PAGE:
When it comes to the symbolism of Biblical gospels, I claim that there is a deeply resonating note of exoteric (!) undercurrent in all the teachings. "Jesus was more modern than we actually are yet", said Pekka Ervast. He was making a new kind of thought, where the "heaven" is closer to earth, & thus also, the esoteric order closer to the exoteric one. He really put the things in a different way, which is why the Christian occultists (as well as theologians) talk about the New Covenant and changing the world in the esoteric work of Christ.

And this is just the point where gospels (of the New Covenant) and Paul & other Jewish converts see things differently: Jesus' teaching is at the same time esoteric & exoteric in language, although he uses paraboles, where the Old Covenant (including Paul, who was an occultist before he became a Christian) uses the more obscure & actually often quite different symbolism. In some cases, the New way is the Old way reversed, for example in this regard. I see that when Jesus speaks of children, he speaks, at the same time, about --

a) A certain kind of initiates. (These are not the exact same as the initiates of the Old Covenant. We might speak of the fourth initiation here.)
b) Actual children.
c) People with the abilities of the children, namely, those who are able to be inspired and trust, and thus "in heaven their angels do always behold the face of [God]" (Matthew 18:10).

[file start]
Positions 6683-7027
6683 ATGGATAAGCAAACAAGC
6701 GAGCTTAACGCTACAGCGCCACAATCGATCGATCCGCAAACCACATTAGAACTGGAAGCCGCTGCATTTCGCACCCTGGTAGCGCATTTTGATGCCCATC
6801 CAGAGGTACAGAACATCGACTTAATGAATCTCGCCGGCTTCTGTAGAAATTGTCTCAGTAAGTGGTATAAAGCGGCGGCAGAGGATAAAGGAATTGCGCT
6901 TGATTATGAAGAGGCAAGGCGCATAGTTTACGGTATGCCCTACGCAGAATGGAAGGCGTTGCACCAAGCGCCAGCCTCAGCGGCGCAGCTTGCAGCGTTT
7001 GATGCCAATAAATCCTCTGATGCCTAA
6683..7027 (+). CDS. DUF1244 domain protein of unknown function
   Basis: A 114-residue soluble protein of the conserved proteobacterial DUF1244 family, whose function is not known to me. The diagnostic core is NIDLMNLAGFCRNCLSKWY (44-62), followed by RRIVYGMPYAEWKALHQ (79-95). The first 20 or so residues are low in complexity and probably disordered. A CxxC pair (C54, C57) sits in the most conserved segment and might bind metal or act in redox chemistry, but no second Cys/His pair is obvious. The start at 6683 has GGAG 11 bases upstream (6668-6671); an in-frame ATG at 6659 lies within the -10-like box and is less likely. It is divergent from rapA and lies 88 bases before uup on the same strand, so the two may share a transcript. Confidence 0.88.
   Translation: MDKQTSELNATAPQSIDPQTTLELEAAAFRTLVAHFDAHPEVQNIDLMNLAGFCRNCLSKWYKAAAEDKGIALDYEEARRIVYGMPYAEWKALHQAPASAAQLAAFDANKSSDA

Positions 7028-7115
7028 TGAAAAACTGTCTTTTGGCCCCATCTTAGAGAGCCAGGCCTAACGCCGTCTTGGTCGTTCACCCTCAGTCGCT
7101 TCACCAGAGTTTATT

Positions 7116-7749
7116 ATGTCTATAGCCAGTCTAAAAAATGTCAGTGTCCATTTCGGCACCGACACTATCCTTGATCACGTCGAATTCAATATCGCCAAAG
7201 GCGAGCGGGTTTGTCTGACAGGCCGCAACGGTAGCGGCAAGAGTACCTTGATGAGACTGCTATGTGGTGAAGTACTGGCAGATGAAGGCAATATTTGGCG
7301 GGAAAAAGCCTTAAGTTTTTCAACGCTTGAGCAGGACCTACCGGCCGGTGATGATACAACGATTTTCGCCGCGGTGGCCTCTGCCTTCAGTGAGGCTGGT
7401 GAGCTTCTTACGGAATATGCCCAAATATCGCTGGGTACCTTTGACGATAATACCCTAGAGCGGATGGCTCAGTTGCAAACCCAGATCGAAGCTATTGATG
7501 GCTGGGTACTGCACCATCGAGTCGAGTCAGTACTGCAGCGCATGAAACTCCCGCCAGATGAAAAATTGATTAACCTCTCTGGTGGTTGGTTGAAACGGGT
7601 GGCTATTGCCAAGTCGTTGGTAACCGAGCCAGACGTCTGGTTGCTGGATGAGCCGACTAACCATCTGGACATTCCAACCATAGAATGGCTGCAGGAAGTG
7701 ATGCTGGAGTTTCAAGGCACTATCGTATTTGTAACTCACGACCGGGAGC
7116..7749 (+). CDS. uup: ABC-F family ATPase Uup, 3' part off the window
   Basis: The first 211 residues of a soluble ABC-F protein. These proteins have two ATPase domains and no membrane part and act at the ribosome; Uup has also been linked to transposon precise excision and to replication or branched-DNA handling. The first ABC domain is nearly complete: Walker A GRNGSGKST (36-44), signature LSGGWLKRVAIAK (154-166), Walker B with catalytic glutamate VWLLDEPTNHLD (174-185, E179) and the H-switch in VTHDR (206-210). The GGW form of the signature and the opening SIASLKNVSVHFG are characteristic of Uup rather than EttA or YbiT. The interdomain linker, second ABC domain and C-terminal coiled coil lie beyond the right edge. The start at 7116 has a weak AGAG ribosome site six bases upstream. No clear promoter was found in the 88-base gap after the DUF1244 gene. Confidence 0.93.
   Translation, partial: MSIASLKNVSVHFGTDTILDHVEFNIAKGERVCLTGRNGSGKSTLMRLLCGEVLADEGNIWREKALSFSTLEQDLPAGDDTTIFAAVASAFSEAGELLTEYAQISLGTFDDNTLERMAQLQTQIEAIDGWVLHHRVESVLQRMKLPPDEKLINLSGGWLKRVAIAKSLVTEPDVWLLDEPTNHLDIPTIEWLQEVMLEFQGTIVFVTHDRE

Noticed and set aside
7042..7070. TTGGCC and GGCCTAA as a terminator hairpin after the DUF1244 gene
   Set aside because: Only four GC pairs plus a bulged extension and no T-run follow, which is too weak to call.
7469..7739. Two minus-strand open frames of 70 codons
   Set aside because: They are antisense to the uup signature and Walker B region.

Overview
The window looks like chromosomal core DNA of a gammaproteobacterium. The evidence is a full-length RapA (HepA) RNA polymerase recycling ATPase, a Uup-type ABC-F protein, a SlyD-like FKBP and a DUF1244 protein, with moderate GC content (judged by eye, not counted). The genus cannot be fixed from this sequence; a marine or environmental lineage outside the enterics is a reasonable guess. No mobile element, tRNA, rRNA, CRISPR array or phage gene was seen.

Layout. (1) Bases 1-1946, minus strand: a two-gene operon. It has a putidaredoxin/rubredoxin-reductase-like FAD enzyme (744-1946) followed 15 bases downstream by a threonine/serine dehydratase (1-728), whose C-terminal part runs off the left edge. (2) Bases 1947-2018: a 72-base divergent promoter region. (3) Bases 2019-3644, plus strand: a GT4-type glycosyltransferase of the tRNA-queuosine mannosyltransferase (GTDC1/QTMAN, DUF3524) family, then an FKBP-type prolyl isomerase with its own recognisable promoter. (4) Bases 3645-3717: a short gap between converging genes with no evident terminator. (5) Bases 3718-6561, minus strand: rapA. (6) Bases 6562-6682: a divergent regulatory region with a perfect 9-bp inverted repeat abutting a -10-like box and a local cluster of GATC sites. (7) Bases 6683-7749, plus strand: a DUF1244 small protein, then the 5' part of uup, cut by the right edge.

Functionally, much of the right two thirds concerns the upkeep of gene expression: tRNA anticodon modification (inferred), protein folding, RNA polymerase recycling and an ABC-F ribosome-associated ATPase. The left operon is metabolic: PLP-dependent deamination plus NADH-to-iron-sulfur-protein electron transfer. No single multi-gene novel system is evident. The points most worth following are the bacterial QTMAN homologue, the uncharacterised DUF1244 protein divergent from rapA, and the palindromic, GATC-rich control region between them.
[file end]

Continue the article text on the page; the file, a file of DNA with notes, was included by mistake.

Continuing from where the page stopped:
So, in the heart of Jesus' teachings there is always this utter compassion towards the weaker ones, and thus I would side with you and say that one way to read "children" in the gospels is definitely also to see them as those "young in spirit", i.e. not yet on the esoteric path. When the gospels are read as whole (but without their later commentaries, like that of Paul's letters or the later theologians), I claim that there is very seldom a need to create a closed esoteric structure, but Jesus' aim is always in the "working towards exotericism".

Yet, this is not blind. For it was said:

Matthew: 14-15 wrote:But Jesus said, Suffer little children, and forbid them not, to come unto me: for of such is the kingdom of heaven. And he laid his hands on them, and departed thence.